Why We Say “Giving Birth”

Sarina Pabrasi
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My 5-year old started us off with things to be thankful for this Thanksgiving. Her list included her mama and papa, her little sister, her friends, her school, the earth and herself.

Of course, she and her sister were top of my list too, they always are. And as we transitioned from our reflections on gratitude to our reflections on giving, I found myself thinking about my daughters, and why we call childbirth, giving birth. Is it because in the act of bearing a child we’re giving life itself, the most precious gift of all? What happens when you give birth but you can’t give life?

Perhaps that’s why WaterAid’s campaign to reach 130,000 new moms and their families worldwide with lifesaving water this winter hits particularly close to home for me.

When I gave birth, and life, to my two precious daughters, I didn’t have to carry water with me to the hospital while in the throes of labor. I didn’t have to worry about where I would find a private place to relieve myself, or wash. I didn’t worry that the nurses and staff might not have had soap and water to wash their hands, or whether the sheets were clean. And while, like all new mothers, I had worries, I am so grateful that the basic necessities for a safe birth were not among them.WaterAid America - our December sponsor

That millions of moms around the world today are not able to give thanks for the same peace of mind is not lost on me. Take Kiomboi Hospital in Tanzania, for example. It’s a place where families are made, children are born, and where moms, midwives and doctors give life. Except when they can’t. Because although up to 30 women give birth here every day, Kiomboi only has running water for one hour a day. All too often, through no fault of their own, life isn’t given, it is taken away – before it has barely begun. In fact, worldwide, a newborn baby dies every single minute from infection caused by a lack of safe water and an unclean environment.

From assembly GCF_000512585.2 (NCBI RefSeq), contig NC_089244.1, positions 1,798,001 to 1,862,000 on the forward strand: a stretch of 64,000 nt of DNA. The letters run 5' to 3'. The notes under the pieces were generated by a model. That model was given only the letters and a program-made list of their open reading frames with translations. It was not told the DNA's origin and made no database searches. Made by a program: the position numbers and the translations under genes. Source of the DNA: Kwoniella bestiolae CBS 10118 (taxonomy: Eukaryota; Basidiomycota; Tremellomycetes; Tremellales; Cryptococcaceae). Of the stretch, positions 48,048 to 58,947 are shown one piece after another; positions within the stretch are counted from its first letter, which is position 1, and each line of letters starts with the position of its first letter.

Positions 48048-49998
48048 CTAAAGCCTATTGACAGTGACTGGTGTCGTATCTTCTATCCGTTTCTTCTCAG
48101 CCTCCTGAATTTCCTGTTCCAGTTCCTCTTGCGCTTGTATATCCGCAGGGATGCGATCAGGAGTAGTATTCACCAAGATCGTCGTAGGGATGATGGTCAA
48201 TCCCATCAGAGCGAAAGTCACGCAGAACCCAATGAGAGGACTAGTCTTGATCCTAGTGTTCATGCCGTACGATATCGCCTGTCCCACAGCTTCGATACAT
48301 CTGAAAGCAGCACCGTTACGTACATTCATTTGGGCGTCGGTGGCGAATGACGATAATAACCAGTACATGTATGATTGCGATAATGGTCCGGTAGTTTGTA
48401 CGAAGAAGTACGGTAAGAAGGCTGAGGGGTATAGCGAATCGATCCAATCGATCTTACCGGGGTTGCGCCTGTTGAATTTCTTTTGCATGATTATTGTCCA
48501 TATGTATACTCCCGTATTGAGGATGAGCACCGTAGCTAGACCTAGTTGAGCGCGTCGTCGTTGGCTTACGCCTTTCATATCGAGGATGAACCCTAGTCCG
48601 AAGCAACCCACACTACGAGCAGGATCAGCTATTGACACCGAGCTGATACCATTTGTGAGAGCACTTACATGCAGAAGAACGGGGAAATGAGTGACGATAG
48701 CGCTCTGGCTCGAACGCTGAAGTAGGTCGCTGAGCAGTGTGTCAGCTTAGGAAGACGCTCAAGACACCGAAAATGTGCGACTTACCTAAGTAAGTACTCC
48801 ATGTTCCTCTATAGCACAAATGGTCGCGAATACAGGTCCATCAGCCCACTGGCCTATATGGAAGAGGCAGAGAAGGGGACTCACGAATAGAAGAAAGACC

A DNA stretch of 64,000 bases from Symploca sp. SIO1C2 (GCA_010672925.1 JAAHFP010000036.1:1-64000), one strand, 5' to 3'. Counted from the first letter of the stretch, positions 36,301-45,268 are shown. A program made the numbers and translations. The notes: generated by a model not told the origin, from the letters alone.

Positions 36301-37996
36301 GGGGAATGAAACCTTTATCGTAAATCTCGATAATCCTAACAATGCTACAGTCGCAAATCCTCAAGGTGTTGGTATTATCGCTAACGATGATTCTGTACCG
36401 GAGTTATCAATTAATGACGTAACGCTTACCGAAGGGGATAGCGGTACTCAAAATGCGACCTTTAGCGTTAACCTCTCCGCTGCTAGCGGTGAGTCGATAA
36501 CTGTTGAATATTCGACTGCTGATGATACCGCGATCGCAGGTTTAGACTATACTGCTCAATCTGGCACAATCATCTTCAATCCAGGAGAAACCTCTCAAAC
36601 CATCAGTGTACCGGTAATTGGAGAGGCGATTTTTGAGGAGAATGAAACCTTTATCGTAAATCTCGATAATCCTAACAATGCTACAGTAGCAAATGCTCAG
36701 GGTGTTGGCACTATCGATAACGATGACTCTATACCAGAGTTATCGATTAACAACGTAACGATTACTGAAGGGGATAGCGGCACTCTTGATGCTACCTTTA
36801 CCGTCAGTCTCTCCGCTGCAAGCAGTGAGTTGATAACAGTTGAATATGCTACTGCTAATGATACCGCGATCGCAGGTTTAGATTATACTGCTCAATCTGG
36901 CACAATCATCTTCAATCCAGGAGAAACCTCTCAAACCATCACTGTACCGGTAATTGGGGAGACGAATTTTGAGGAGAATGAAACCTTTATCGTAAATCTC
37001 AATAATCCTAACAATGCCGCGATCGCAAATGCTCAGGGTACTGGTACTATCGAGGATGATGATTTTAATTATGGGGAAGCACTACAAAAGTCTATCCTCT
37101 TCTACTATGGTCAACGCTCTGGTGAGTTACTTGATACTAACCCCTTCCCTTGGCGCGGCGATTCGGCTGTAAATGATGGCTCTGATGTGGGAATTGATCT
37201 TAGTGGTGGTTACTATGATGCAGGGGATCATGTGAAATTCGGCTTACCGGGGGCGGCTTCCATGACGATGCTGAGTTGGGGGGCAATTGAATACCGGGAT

Hadija, who lost her baby and her grandmother who brought her up Hadija.

A portrait of Hadija at home/ WaterAid America

Hadija is one of the women who gave birth at Kiomboi. According to a tradition where new mothers in Tanzania take on the name of their first child, she should be known as Mama Kefas. But Baby Kefas did not survive his first few days. Though his birth was straightforward, he lost his life just days later to an infection often caused by washing with dirty water. For mothers like Hadija who live without clean water, there is no choice: you either wash with dirty water or you do not wash at all. I simply can’t imagine how this feels.

Hadija with her babies things outsides her uncles house where she stores the things. Hadija, who lost her baby and her grandmother who brought her up Hadija.

Hadija with her baby’s things outside her uncle’s house. / WaterAid America

That’s why water, sanitation and hygiene are top of my ‘give’ list. I am so grateful to know that I can do something about preventable tragedies like Hadija’s by giving another mama the best possible chance of giving life when she gives birth. This holiday season, please join me. Put the gift of clean water, the gift of life, on your give list too.

Listen to Val Curtis interview WaterAid’s CEO, Sarina Prabasi, on STITCHERLIBSYN or iTunes

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Sarina joined WaterAid America in May 2014. She is a seasoned leader with 20 years’ experience in international development. She most recently served as Deputy Chief of Programs at Orbis International, and as Country Representative at WaterAid Ethiopia. Prior to that, she spent nearly ten years at Pact Inc., serving both in Washington, DC and overseas. Originally from Nepal, Sarina is now based in New York City. She holds a BA in Economics from Smith College, Northampton, USA and an MSc. in Development Studies from the School of Oriental and African Studies, University of London, UK.